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Wu Xing

Wu Xing
Diagram of the interactions between the Wu Xing. The "generative" cycle is illustrated by white arrows running clockwise on the outside of the circle, while the "destructive" or "conquering" cycle is represented by red arrows inside the circle. Some of the Mawangdui Silk Texts (no later than 168 BC) also present the Wu Xing as "five virtues" or types of activities.[7] Within Chinese medicine texts the Wu Xing are also referred to as Wu Yun (五運 wŭ yùn) or a combination of the two characters (Wu Xing-Yun) these emphasise the correspondence of five elements to five 'seasons' (four seasons plus one). Another tradition refers to the wŭ xíng as wŭ dé 五德, the Five Virtues (zh:五德終始說). The system of five phases was used for describing interactions and relationships between phenomena. The Phases[edit] The five phases are usually used to describe the state in nature: Cycles[edit] Inter-promoting (mother/son)Inter-acting (grandmother/grandson)Over-acting (kè cycle)Counter-acting (reverse kè) Bagua[edit] Related:  All ElementsThe 4 ElementsSelf Actualization

Acupuncture & the 5 elements - Practice L. Spring-Taylor, Bern Traditional Chinese Medicine (TCM) of which acupuncture and the 5 Elements is a part, recognises that health is more than the absence of disease and it has a unique capacity to maintain and enhance our potential for well-being and happiness. Traditional Chinese Medicine is one of the oldest systems of medicine dating back almost 5000 years. The Taoist philosophers of that time were astute observers of nature and realised that the fundamental processes of the universe were a good basis for understanding life. Acupuncture is the most well known therapy of oriental medicine. It is a vital component of the health care system in China, Japan and other countries, the other componants include herbs, diet and an exercise system known as Qi Gong and Tai Chi Chuan. Some health insurance providers even provide coverage for such complementary treatments. Acupuncture involves the insertion of fine needles into specific points on the body. Imbalance diminishes capacities associated with organ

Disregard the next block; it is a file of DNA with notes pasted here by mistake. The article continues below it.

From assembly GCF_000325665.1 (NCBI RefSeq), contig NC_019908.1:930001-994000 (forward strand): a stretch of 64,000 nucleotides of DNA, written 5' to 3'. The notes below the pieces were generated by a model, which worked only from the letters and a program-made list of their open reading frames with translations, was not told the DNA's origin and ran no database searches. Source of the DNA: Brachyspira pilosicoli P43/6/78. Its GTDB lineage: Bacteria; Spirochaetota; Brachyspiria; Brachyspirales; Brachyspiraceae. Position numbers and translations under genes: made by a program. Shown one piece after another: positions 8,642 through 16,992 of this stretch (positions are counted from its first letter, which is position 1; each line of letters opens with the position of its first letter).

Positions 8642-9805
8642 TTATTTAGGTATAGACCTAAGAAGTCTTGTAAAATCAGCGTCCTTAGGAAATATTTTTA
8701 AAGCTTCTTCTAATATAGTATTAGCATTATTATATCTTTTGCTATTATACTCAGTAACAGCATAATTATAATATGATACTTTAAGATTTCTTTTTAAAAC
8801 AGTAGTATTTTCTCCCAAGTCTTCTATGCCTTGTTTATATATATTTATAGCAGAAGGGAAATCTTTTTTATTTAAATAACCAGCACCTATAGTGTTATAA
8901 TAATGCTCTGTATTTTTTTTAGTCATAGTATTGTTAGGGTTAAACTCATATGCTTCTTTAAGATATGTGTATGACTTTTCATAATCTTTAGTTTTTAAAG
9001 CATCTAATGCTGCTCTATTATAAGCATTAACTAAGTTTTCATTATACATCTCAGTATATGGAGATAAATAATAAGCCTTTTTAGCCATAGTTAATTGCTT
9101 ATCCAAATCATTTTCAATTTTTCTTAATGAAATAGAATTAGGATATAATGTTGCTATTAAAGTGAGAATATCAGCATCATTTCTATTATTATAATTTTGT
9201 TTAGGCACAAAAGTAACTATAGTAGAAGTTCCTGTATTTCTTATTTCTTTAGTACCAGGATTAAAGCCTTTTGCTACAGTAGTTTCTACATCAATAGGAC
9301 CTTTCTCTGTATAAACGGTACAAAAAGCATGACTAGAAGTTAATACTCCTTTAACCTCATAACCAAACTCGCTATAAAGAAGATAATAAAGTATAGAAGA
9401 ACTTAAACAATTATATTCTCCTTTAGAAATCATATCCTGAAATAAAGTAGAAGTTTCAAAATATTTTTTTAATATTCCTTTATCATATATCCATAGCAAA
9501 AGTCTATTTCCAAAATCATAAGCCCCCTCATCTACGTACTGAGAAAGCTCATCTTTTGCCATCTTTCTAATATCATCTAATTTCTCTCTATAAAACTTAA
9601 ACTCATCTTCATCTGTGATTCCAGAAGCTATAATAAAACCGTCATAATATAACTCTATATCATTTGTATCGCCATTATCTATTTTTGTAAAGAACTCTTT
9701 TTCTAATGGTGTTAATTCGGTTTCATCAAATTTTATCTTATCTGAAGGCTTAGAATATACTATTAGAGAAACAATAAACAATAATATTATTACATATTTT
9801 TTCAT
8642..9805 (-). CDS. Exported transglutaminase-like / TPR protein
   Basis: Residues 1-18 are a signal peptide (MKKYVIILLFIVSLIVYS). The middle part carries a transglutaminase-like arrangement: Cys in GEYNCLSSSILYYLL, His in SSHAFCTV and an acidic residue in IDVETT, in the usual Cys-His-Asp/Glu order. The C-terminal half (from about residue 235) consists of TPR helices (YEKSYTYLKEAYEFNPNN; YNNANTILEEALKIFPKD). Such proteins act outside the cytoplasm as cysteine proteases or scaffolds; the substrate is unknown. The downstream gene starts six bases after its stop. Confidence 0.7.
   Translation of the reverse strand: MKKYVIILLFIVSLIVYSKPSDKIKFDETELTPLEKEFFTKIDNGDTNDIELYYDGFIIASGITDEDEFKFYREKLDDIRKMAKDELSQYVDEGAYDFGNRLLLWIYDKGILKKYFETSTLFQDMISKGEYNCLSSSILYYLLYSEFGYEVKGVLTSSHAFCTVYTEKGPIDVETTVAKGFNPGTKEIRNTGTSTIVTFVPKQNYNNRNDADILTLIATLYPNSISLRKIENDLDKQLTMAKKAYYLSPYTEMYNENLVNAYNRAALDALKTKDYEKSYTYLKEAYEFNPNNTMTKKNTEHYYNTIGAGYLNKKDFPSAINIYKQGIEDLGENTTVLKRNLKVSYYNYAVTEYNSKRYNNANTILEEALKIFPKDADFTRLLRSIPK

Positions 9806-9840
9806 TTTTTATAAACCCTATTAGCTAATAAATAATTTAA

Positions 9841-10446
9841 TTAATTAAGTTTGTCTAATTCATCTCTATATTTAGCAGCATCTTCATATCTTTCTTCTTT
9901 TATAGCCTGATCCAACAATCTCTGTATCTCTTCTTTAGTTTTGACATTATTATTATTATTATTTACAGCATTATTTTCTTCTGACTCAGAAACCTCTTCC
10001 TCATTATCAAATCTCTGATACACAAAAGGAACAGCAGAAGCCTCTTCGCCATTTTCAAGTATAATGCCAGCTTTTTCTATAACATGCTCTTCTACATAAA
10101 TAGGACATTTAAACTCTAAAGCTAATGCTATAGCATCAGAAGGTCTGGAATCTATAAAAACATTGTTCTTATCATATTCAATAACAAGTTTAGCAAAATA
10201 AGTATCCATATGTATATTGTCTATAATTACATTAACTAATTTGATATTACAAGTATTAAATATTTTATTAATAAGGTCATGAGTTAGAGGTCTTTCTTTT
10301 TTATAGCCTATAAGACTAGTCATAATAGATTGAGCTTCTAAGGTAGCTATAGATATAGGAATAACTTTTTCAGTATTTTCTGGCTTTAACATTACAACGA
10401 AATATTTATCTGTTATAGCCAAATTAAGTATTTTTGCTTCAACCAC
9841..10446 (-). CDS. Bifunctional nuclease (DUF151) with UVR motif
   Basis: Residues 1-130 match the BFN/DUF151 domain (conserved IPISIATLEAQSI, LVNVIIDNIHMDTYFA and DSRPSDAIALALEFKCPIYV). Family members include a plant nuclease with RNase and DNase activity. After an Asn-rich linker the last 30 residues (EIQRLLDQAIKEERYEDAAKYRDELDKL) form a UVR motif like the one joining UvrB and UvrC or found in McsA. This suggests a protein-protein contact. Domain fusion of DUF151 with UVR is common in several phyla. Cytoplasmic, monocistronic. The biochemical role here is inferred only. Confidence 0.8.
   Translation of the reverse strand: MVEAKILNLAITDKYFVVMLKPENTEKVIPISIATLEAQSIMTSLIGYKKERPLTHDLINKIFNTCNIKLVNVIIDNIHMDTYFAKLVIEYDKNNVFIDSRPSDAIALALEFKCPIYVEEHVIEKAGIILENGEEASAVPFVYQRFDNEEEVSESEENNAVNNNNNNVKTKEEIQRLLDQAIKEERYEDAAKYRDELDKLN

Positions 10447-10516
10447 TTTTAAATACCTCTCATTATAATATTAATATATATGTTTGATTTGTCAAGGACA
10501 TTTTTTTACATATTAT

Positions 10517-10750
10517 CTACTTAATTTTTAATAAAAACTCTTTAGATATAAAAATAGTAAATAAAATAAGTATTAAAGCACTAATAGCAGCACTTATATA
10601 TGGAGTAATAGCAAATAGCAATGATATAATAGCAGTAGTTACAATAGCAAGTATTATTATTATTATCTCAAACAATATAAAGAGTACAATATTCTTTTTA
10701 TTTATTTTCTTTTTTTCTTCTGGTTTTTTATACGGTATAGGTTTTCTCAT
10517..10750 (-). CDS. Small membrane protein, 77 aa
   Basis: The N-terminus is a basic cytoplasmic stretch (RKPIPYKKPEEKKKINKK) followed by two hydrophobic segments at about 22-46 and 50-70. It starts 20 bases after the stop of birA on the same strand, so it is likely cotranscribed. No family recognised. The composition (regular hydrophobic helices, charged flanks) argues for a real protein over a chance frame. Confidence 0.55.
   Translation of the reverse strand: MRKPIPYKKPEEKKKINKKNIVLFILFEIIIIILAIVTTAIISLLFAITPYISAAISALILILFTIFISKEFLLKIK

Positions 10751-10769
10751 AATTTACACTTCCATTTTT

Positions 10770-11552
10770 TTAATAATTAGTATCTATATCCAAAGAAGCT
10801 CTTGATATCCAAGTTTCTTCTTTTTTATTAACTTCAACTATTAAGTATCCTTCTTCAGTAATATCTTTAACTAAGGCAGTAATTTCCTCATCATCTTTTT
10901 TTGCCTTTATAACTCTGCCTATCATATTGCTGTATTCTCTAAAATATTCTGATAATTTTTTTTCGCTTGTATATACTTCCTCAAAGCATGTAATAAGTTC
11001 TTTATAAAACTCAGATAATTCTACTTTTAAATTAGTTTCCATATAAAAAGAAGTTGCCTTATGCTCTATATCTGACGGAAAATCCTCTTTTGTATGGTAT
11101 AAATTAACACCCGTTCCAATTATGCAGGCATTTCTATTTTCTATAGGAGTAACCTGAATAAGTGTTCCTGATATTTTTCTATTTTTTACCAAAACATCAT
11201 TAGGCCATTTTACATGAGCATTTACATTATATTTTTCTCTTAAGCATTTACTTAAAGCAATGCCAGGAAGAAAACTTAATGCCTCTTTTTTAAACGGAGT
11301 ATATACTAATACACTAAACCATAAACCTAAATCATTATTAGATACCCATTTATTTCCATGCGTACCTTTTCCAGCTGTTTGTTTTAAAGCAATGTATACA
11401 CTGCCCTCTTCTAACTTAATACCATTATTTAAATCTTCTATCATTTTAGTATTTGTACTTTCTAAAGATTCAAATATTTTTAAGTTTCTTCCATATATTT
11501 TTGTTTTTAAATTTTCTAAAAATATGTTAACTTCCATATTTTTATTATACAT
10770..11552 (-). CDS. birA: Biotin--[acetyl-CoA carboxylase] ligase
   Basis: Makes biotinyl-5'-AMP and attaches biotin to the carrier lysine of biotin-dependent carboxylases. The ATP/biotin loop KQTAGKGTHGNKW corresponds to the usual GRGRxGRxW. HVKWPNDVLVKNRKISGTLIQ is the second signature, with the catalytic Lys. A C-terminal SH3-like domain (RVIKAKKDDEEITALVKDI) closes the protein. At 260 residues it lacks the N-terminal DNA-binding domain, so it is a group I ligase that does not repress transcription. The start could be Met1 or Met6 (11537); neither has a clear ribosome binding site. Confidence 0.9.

Aether (classical element) According to ancient and medieval science, aether (Greek: αἰθήρ aithēr[1]), also spelled æther or ether, also called quintessence, is the material that fills the region of the universe above the terrestrial sphere.[citation needed] The concept of aether was used in several theories to explain several natural phenomena, such as the traveling of light and gravity. In the late 19th century, physicists postulated that aether permeated all throughout space, providing a medium through which light could travel in a vacuum, but evidence for the presence of such a medium was not found in the Michelson–Morley experiment.[2] Medieval concept of the cosmos. The innermost spheres are the terrestrial spheres, while the outer are made of aether and contain the celestial bodies With the 18th century physics developments physical models known as "aether theories" made use of a similar concept for the explanation of the propagation of electromagnetic and gravitational forces.